Bill McClelland has seen and called it all on the diamond

Bill McClelland is the last of a dwindling breed in Grays Harbor — the baseball umpire.

Bill McClelland is the last of a dwindling breed in Grays Harbor — the baseball umpire. A former Air Force radio repairman who worked as an engineer for 37 years before retiring in 2013, McClelland now spends the spring and summer months on the baseball diamond.

On July 5, Bill McClelland stepped onto the grass field at Olympic Stadium in Hoquiam; his shoes polished and his face mask in his left hand. There was one slight adjustment to the plans as the second umpire for the contest did not show up. With both managers ready to begin the American Legion AAA baseball doubleheader between the Grays Harbor Giants and Vancouver, McClelland agreed to work one-man mechanics.

The extra stress doesn’t come from having to run further and alter his movements to make all the calls necessary, but without a second umpire, McClelland was the only party in the stadium without a rooting interest. In a sport where the sentence ‘Kill the umpire’ became famous, one would assume there would be more than a few nerves with McClelland positioned in the vice of pressure from both fan bases. His every call dissected by managers, pitchers, catchers and plenty of parents. A single missed or one incorrect call could have allowed for emotions to boil over. For McClelland, it is just another day at the ballpark.

“I enjoy the game,” McClelland said. “I get excited about a game when I first get out there. If I know that it is two really good teams that are playing, I get excited about the game just like everybody else. It is kind of like a pitcher on the mound when his adrenaline is going; it’s the same thing with an umpire. You know it is going to be a good contest and I want to be on my A game.”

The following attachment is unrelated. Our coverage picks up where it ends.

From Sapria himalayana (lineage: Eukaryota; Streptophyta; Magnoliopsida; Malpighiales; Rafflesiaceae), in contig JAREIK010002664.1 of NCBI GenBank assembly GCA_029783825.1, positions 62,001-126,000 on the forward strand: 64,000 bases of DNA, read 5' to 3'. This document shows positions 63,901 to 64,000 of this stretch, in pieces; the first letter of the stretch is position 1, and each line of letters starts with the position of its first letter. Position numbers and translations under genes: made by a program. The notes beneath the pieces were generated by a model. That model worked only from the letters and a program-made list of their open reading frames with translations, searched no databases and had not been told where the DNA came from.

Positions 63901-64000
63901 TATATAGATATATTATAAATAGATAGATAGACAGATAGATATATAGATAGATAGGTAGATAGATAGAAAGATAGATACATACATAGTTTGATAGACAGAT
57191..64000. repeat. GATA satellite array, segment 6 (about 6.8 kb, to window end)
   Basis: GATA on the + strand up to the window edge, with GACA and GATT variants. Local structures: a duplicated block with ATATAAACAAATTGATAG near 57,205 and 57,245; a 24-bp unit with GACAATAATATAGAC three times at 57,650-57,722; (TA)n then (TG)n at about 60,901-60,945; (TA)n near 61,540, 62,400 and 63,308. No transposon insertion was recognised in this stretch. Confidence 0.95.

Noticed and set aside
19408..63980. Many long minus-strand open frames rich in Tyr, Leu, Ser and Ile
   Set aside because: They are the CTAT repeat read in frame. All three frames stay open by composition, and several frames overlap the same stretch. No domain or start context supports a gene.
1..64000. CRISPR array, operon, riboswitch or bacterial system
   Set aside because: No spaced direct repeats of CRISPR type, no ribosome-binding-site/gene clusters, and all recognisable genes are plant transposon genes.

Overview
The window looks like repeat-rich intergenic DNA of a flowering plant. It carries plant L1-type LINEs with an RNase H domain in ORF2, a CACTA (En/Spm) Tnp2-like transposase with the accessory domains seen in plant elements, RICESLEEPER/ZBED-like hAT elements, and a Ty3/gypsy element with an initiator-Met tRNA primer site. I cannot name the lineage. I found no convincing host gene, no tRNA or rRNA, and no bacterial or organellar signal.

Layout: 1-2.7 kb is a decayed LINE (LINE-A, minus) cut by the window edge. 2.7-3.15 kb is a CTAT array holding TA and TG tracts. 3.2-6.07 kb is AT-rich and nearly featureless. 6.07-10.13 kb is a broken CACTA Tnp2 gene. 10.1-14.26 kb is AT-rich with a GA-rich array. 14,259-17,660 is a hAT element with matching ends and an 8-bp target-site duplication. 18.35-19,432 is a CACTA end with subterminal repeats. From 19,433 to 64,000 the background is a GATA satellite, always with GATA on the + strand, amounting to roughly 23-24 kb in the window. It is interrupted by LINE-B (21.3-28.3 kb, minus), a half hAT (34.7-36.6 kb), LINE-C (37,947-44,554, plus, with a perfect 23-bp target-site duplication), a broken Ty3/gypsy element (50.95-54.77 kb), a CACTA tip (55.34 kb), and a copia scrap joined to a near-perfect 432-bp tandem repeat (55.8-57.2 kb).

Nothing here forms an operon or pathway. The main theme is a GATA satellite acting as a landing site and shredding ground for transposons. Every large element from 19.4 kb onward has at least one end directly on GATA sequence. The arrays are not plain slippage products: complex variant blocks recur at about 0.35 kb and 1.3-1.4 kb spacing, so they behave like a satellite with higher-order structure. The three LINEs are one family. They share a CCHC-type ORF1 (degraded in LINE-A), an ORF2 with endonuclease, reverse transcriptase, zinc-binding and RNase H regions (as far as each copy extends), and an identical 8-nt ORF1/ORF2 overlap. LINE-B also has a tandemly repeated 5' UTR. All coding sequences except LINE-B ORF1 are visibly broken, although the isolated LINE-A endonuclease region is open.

Montesano resident

The 70-year-old Montesano resident has been a part of the Grays Harbor Umpires Association for 23 years, and is currently the secretary-treasurer for the association. McClelland began coaching Babe Ruth baseball when he first moved to Grays Harbor in 1976. He eventually joined the umpires association as a way to try and spur changes to the cost of umpires for some of the Babe Ruth baseball teams he coached. However, after he was able to work with some of the umpires and see their perspective, he was the one who changed his mind.

“I figured if I can’t beat them, then I’m going to join them,” McClelland said. “I joined the association so I would have a say in it. I just found out that they were a lot of guys that liked the game as much as I did. I got a different perspective.”

McClelland enlisted in the Air Force in 1965. After a four-year stint, he began studying to become an engineer. McClelland and his wife, Margie, were married in 1966. The couple will be celebrating their 50th aniversary in October. He graduated from the University of Washington in 1973 with a degree in mechanical engineering and took a job for Standard Oil in California.

Due to his want to move closer to home and a little recruiting from the company softball team, McClelland took a position as an engineer at the ITT Rayonier pulp mill in Hoquiam. It didn’t take long for McClelland to find his way into the baseball community. He began coaching the Aberdeen Federal Babe Ruth team, and then in 1981, took over as the head coach for the Montesano Merchants Babe Ruth team. McClelland was able to coach his sons Scott and Kevin, but he kept detailed stats on every single player and still has binders full of records and scorebook pages from his days as a coach.

Hundreds of games

Now, McClelland works to help the Grays Harbor Umpires Association staff umpire close to 150 games throughout the high school baseball season, and then almost 300 games for various ages throughout the summer.

“We really only had six to eight umpires who were real active this last season,” McClelland said. “The other guys would fill in some games. We’ve lost about a half a dozen of our most experienced umpires this last year. They’ve either changed jobs, moved away or they are just getting up there in age and don’t want to umpire anymore. That is pretty typical across the board.”